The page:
Providing an appropriate environment for exercise can diminish the emotional toll of aging.  Most of the elderly experience a stage of psychological depression in their later lives.  For instance, losing a loved one, such as a family member, husband, or wife that has passed away can be hard for adults, but extremely devastating for the elderly.  In another case, just being alone year after year can emotionally affect the mindset of an older individual.  For example, an elderly lady living in a nursing home without contact from any members of her family nor having a soul mate can be a lonely emotional rollercoaster to ride. Exercise boosts an individual’s metabolism which can then increase his appetite, energy level, and mental awareness, as well as improve his overall physical health, all leading to a healthier, emotional, and psychological state.Silver Sneakers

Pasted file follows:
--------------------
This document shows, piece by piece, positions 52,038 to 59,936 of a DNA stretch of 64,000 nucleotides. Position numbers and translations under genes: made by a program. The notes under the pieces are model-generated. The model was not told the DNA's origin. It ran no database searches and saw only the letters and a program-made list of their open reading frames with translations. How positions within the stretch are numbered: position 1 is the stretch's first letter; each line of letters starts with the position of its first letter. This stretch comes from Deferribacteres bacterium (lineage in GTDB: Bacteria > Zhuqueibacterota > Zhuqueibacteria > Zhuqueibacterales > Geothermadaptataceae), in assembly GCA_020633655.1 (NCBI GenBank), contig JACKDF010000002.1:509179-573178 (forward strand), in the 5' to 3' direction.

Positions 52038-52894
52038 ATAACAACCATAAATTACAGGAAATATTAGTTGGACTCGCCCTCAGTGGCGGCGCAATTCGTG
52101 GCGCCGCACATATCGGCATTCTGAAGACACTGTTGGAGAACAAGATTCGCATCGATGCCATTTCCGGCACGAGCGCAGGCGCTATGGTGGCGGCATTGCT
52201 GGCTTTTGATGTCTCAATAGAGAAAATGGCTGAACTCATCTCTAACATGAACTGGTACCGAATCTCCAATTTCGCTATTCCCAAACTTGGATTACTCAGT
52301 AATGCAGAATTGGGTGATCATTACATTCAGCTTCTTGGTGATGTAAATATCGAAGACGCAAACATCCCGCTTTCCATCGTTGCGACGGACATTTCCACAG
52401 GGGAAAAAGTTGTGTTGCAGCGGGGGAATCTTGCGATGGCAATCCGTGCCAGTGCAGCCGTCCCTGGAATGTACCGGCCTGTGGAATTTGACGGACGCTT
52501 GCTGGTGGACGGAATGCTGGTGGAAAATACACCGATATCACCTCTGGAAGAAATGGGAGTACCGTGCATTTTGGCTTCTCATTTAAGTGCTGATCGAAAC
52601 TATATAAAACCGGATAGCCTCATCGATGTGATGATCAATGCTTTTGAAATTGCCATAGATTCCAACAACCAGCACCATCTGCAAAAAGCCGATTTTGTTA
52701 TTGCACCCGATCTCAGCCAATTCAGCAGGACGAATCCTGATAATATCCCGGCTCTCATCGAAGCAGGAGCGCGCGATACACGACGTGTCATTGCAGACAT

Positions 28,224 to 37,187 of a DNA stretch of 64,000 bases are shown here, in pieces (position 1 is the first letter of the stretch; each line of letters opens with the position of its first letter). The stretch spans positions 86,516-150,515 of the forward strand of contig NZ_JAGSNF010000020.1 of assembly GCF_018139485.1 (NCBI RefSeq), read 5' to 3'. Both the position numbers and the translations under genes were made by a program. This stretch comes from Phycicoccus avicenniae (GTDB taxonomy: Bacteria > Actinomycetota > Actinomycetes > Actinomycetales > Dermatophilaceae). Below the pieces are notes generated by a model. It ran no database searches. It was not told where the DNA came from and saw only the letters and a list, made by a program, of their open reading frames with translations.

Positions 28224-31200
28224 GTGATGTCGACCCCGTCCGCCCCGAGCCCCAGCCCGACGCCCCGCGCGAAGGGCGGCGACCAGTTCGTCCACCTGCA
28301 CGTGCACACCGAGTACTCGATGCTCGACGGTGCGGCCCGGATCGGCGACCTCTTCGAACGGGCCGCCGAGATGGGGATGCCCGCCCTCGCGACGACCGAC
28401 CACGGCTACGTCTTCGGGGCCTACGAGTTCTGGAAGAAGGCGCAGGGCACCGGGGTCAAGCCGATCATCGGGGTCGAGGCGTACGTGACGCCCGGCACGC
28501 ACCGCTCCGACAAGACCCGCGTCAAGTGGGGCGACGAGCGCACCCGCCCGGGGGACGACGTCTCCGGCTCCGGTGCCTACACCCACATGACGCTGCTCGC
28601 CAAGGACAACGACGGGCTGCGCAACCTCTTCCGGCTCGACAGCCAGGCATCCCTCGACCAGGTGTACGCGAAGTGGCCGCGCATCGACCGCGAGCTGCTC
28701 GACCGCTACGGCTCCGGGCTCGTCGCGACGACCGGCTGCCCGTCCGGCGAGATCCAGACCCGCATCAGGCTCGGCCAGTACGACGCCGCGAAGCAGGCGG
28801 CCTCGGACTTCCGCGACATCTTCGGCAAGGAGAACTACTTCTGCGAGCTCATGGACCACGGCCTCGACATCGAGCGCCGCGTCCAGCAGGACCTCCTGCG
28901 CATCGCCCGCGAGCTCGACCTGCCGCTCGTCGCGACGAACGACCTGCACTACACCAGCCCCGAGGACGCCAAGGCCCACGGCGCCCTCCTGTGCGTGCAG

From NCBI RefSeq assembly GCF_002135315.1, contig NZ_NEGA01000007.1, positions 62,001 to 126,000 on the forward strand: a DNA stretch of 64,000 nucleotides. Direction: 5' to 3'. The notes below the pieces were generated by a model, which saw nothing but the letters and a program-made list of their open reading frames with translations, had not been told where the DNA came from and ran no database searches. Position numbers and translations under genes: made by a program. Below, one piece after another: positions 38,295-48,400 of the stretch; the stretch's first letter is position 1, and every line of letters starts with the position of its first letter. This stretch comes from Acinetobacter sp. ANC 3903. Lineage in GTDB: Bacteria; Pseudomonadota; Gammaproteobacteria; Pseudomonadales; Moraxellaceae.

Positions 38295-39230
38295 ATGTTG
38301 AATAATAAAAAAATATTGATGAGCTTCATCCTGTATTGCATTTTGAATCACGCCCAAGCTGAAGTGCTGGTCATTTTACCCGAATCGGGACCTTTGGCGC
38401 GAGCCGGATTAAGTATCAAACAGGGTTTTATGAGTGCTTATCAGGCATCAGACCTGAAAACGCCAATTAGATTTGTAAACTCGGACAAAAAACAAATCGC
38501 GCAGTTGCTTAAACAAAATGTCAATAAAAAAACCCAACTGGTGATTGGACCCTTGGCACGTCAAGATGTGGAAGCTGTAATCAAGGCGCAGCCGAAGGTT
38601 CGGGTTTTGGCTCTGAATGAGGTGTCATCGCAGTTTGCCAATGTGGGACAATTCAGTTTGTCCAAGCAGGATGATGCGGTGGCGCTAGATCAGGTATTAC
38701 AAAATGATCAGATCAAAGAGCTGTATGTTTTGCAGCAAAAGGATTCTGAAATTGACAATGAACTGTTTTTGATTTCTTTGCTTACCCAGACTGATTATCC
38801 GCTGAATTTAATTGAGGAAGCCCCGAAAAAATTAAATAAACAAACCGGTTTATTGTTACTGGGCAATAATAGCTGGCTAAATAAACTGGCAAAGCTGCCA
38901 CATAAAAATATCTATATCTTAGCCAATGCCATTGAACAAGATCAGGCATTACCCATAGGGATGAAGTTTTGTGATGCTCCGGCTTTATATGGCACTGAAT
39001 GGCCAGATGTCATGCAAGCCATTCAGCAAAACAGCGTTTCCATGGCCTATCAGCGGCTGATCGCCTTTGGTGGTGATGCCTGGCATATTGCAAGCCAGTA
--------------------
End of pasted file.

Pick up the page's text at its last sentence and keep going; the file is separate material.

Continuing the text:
There are some options for addressing the loneliness and isolation often experienced by the elder generation through activity.  Providing an appropriate environment is key.  Most senior citizens may never think about joining a gym due to the intimidation factor.  For example, professional athletes like body builders and power lifters tend to scream and yell when training, which ultimately moves older adults away from this type of environment.  However, providing health clubs and fitness centers for senior citizens such as “Curves” http://www.curves.com/can provide many physical benefits as well as helping to alleviate psychological tensions.  Local health clubs and fitness centers that accommodate the elderly provide great opportunities for exercise that can accomplish two goals.   One, it helps boost the spirits of the elders, and second, it provides benefits for their overall health.

SilverSneakers
Photo Courtesy of www.perinton.org

Programs in health clubs such as “Silver Sneakers” www.silversneakers.com can allow older adults to come to the gym on a regular basis and participate in fitness classes, programs, and seminars that accommodate their needs, including regimens that incorporate the use of wheel chairs,